Surgical Endoscopy

, Volume 33, Issue 12, pp 3880–3888 | Cite as

Defining the learning curve of robotic thoracic surgery: what does it take?

  • Alexandra D. Power
  • Desmond M. D’Souza
  • Susan D. Moffatt-Bruce
  • Robert E. Merritt
  • Peter J. KneuertzEmail author
Review Article



Controversy exists as to what constitutes a learning curve to achieve competency, and how the initial learning period of robotic thoracic surgery should be approached.


We conducted a systematic review of the literature published prior to December 2018 using PubMed/MEDLINE for studies of surgeons adopting the robotic approach for anatomic lung resection or thymectomy. Changes in operating room time and outcomes based on number of cases performed, type of procedure, and existing proficiency with video-assisted thoracoscopic surgery (VATS) were examined.


Twelve observational studies were analyzed, including nine studies on robotic lung resection and three studies on thymectomy. All studies showed a reduction in operative time with an increasing number of cases performed. A steep learning curve was described for thymectomy, with a decrease in operating room time in the first 15 cases and a plateau after 15–20 cases. For anatomic lung resection, the number of cases to achieve a plateau in operative time ranged between 15–20 cases and 40–60 cases. All but two studies had at least some VATS experience. Six studies reported on experience of over one hundred cases and showed continued gradual improvements in operating room time.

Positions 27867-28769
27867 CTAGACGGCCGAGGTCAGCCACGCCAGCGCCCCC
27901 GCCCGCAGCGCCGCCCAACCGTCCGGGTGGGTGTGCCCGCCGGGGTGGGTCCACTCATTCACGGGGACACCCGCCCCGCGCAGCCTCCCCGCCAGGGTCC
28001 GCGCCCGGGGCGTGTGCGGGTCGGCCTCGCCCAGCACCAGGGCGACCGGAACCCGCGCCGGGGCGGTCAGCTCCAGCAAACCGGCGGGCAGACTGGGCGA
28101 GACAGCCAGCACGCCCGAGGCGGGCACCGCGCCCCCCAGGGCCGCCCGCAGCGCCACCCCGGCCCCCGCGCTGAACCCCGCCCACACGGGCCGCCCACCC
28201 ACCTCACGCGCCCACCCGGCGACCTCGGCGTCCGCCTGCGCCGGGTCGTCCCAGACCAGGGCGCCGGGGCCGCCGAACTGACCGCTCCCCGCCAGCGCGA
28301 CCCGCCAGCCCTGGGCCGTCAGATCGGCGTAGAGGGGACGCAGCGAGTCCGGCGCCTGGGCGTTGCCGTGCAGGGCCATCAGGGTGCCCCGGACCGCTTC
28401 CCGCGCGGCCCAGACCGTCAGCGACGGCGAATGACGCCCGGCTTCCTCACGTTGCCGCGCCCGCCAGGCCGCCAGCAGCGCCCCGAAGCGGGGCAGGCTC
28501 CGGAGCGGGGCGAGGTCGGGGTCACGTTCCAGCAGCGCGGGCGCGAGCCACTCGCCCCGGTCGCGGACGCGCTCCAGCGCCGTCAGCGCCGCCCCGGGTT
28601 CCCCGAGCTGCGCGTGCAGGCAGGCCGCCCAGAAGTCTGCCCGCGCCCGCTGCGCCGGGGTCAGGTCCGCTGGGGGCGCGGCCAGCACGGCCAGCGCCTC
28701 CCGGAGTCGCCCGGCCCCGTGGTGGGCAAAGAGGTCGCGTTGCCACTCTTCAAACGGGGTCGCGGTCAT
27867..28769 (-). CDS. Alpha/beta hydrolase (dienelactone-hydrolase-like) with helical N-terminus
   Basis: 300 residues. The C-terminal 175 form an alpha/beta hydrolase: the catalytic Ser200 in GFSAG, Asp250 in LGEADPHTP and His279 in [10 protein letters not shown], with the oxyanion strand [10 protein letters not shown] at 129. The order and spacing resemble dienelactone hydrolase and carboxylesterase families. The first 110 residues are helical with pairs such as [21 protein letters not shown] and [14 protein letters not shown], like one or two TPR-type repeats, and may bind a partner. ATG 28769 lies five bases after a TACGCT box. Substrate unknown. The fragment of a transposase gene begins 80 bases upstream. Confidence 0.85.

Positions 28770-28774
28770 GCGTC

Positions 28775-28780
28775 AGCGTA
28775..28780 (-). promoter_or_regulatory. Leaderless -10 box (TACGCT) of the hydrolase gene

The learning curve for robotic thoracic surgery appears to be rapid with most studies indicating the steepest improvement in operating time occurring in the initial 15–20 cases for thymectomy and 20–40 cases for anatomic lung resection. Existing data can guide a standardized robotic curriculum for rapid adaptation, and aid credentialing and quality monitoring for robotic thoracic surgery programs.


Robotic surgery Learning curve Lobectomy Segmentectomy Thymectomy 



This research was not solicited and did not receive any specific grant from funding agencies in the public, commercial, or not-for-profit sectors.

Compliance with ethical standards


Dr. Merritt is a speaker for intuitive Surgical. Dr. D’Souza is a Proctor for Intuitive Surgical. Drs. Power, Moffatt-Bruce, and Kneuertz have no conflicts of interest or financial ties to disclose.


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Copyright information

© Springer Science+Business Media, LLC, part of Springer Nature 2019

Authors and Affiliations

  1. 1.Division of Thoracic Surgery, Department of SurgeryThe Ohio State University Wexner Medical CenterColumbusUSA

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